5 of the Most Common Causes of Summer ER Visits, and How to Avoid Them
Summer is a time for family fun in the sun, increased physical activity and vacationing in exciting, unfamiliar places. Unfortunately, that also means individuals are at greater risk for potentially dangerous mishaps and accidents resulting in trips to the emergency room.
Several studies indicate that ER visits regularly spike during the summer months. One from Kaiser Permanente, for example, analyzed the extent to which hospital visits increase from Memorial Day to Labor Day:
“While the longer days of summer allow for more outdoor activities, it also leads to a 15 percent to 27 percent increase in ER visits. Unfortunately, this spike in summer-related accidents and illnesses often involves children and a very distinct pattern of injury, much of which can be prevented.”
How to Avoid the Most Common Causes of Summer Trips to the ER
The only way to completely avoid danger during the active summer months is to stay inside and bolt the doors—but that wouldn’t exactly make for a happy summer experience. What you can do is avoid unnecessary risks while enjoying the summer months.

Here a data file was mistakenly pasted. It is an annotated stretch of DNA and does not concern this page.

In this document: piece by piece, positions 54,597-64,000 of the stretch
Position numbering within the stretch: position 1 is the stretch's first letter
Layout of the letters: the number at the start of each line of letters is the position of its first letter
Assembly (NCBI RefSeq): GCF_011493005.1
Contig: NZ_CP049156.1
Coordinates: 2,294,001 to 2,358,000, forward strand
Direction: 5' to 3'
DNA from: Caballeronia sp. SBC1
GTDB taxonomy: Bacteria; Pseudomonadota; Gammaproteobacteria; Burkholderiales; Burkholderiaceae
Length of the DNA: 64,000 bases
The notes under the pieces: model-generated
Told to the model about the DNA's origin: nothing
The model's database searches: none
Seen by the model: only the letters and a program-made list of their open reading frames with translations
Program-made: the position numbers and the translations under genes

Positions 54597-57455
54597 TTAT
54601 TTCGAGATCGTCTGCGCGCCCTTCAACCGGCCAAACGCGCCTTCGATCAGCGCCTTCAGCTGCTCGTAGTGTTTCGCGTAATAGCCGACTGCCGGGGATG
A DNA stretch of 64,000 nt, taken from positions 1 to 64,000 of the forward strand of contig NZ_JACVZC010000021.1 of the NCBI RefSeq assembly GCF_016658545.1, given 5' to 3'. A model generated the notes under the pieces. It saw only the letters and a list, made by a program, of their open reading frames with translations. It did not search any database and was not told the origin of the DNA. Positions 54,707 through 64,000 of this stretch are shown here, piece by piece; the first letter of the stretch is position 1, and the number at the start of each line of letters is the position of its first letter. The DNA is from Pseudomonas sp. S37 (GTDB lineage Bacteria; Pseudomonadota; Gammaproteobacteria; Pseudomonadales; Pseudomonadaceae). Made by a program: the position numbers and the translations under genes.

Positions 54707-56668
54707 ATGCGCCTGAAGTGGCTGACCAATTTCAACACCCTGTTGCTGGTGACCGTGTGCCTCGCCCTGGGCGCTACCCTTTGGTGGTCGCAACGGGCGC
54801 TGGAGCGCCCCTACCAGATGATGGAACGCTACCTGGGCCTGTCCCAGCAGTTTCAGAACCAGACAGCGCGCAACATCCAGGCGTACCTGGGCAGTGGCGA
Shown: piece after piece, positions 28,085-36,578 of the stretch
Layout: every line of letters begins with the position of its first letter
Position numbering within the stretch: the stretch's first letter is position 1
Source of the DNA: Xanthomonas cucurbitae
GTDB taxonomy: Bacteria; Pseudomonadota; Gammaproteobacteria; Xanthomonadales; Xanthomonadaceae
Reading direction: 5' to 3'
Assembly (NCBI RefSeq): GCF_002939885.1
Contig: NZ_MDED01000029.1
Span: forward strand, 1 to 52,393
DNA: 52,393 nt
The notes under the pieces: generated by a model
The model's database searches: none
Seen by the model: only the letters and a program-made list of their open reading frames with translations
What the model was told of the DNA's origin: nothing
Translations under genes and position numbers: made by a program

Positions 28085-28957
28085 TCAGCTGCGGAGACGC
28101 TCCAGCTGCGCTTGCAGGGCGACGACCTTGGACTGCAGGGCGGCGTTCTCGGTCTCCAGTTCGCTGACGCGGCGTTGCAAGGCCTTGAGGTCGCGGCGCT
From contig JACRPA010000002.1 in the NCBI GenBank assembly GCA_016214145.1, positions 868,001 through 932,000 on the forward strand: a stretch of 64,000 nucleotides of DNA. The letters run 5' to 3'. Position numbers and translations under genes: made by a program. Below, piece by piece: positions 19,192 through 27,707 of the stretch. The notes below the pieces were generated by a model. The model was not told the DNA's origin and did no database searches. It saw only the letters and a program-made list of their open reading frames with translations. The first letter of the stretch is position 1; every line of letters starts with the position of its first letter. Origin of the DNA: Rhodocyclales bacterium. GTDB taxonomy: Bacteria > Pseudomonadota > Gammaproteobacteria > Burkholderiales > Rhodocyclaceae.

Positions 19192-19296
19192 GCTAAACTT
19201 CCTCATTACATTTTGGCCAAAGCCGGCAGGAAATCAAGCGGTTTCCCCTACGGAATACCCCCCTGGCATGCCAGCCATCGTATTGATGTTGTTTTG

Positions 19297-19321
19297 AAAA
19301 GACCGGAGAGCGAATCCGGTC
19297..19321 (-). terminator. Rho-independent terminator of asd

Here are 5 of the most common causes of trips to the emergency room during the summer, and how to avoid them:
1. Bicycle Injuries
In 2011, more than 400,000 people in the U.S. were taken to the emergency room as a result of a bicycle industry, the lion’s share of those occurring during the summer. According to Dr. Barbara Gaines, a trauma surgeon:
"Bicycles are the most dangerous toys that we give our kids. That said, I have three kids, and they all have bicycles."
Dr. Gaines recommends that both children and adults should always wear bike helmets to prevent the most dangerous bike-related injury, head trauma. The Consumer Product Safety Commission agrees, pointing out that wearing a helmet will prevent 85% of head injuries during bike accidents. Of course, a helmet won’t prevent the many other bike-related injuries, including bruises and broken bones. To avoid these, don't ride your bike (or allow your children to ride theirs) on streets with heavy traffic, always stay in the bike lane (when one is available), and, when you’re in unfamiliar territory, ride slowly and be vigilant.